1. Even more off-topic, but just curious -- are you completely pro-choice then, too?

  2. So...I don't know if it was when I got pregnant or right before that I told my husband I wanted a home birth. He was against it. Of course he hadn't been doing all the reading I had been. It's hard for me to fight for myself because of the way I was brought up. I understood where he was coming from--he was afraid something could go wrong and that he could lose his baby or wife. That's very scary.

    But something I have realized over time is that he will not force me to do anything. If I tell him my reasons then he will come to understand them. If I don't explain it, he will never understand it, so having that communication is so important.

    While it's very "nice" of a woman to want to please her husband or compromise with him for sake of harmony, the birthing of a child is way too big a deal for compromises. I wish men understood that. I wish women understood that. I wish I had had more choice in the matter (high risk)!

    And I don't think "birth rape" is too harsh a term. If it feels like rape, then it is.

  3. OOO! This is so my type of post. Authentic and real.

    I have found that my husband is totally willing to listen to all the research stuff I want to share. He can tell when I'm really passionate about something, so he knows to pay attention. I think we are both blessed wtih great husbands for our personalities!

    The term birthrape is good. I agree with what you wrote.

  4. I agree.

    The end.

    OK, not "the end." But I do agree, especially with that last paragraph! Rape IS about power and control. I had a whole bunch more to say on the topic, but couldn't get it worded just right.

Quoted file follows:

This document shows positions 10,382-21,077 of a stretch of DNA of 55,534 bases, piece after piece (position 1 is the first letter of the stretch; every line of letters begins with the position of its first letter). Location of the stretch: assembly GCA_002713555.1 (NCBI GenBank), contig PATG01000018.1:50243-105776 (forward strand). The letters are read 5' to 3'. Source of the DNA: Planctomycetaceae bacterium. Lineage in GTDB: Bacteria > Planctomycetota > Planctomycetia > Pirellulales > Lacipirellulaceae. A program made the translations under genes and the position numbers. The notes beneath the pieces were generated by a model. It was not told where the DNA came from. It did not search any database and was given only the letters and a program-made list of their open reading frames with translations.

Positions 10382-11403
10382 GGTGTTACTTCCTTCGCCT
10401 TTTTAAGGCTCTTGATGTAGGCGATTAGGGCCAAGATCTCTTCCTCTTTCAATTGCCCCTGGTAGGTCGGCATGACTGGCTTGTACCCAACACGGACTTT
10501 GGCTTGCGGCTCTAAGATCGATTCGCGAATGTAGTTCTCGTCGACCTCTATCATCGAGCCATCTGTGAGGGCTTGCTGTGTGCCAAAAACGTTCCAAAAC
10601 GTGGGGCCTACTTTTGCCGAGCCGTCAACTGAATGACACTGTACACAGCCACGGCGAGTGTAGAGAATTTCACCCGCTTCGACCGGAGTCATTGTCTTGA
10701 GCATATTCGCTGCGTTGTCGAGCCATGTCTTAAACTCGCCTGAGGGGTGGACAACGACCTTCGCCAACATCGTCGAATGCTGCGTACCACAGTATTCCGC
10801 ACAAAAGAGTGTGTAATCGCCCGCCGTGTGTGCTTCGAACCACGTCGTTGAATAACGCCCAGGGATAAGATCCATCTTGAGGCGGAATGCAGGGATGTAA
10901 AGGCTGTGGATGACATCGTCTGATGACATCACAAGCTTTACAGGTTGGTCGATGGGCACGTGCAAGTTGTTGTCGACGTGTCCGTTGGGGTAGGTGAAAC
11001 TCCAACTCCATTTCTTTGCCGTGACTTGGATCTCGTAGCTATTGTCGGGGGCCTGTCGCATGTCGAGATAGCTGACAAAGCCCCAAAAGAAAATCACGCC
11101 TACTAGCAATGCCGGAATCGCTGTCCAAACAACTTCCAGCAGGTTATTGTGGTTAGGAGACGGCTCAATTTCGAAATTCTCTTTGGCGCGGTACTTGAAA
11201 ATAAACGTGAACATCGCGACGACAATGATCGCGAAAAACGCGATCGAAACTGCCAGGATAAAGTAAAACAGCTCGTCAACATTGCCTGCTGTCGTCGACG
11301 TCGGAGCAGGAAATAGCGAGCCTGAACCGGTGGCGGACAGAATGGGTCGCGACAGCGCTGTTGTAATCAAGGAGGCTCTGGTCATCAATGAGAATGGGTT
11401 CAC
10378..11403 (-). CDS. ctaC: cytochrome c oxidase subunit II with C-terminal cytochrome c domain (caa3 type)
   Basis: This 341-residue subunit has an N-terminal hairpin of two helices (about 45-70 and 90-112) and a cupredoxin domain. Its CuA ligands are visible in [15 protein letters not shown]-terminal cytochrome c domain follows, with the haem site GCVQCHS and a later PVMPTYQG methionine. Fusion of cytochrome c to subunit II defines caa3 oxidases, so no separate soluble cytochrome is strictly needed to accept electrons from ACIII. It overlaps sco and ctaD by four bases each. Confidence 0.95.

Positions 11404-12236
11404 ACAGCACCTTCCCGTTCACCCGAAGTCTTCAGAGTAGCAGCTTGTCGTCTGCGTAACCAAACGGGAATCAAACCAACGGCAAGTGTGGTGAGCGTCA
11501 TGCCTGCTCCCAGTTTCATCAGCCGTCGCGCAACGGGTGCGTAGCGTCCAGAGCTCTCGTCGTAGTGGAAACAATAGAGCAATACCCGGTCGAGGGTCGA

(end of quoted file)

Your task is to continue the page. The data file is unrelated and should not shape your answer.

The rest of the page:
5. I totally agree with you! I was certainly understanding that DH was concerned and helped to educate him. It never came to a draw, but I would have put my foot down.

  6. Jane, I would say that I'm pro-choice. While I don't believe abortion is a choice I'll have to make in the future, I do feel it should be available as a legal and safe option for women who do need it.

  7. I say amen to this post as well. I know several doctors at our local hospital that I feel commit birth rape all the time. They really seem to enjoy having women in a place of weakness and vulnerability so that they can control or "rescue" women. I know not all doctors are like that but there are some that being an ob is all about power and control.

    Also, it makes me sad when husbands are not supportive of their wife's wishes, but I do think that sometimes it is better for a woman not push wanting to birth a certain way if she isn't supported and try to find a middle ground. That makes me sad because I don't think a marriage should be that way (and am glad that mine isn't) , but sometimes pregnancy and labor isn't the best time for some couples to tackle the deeper down problems in their marriage-- too many extra emotions, fears and changes. You hope though that eventually they get those things figured out sooner than later-- or at least before they have another baby.

    I really liked this post. You can rant more often :)

  8. Heatherlady, I guess I really struggle with "I don't want to have stress about the birth" turns into "We'll just do what my husband wants." In those situations: why does he get to trump this? Personally, I feel the person who is most invested gets to call trump- and in birth it's pretty obvious that the mom is the most involved party. Unfortunately, many moms let the partner trump. You can see this on almost any mom forum- you're almost guaranteed a thread on "How do I get my husband on board with my birth plans?" ending up with people talking about how they based plans on how comfortable their husband was and not on who actually has to give birth.

  9. A woman should give birth wherever SHE feels safest.

  10. I find that you are continually putting my thoughts into words. How do you do it so well?! Thanks!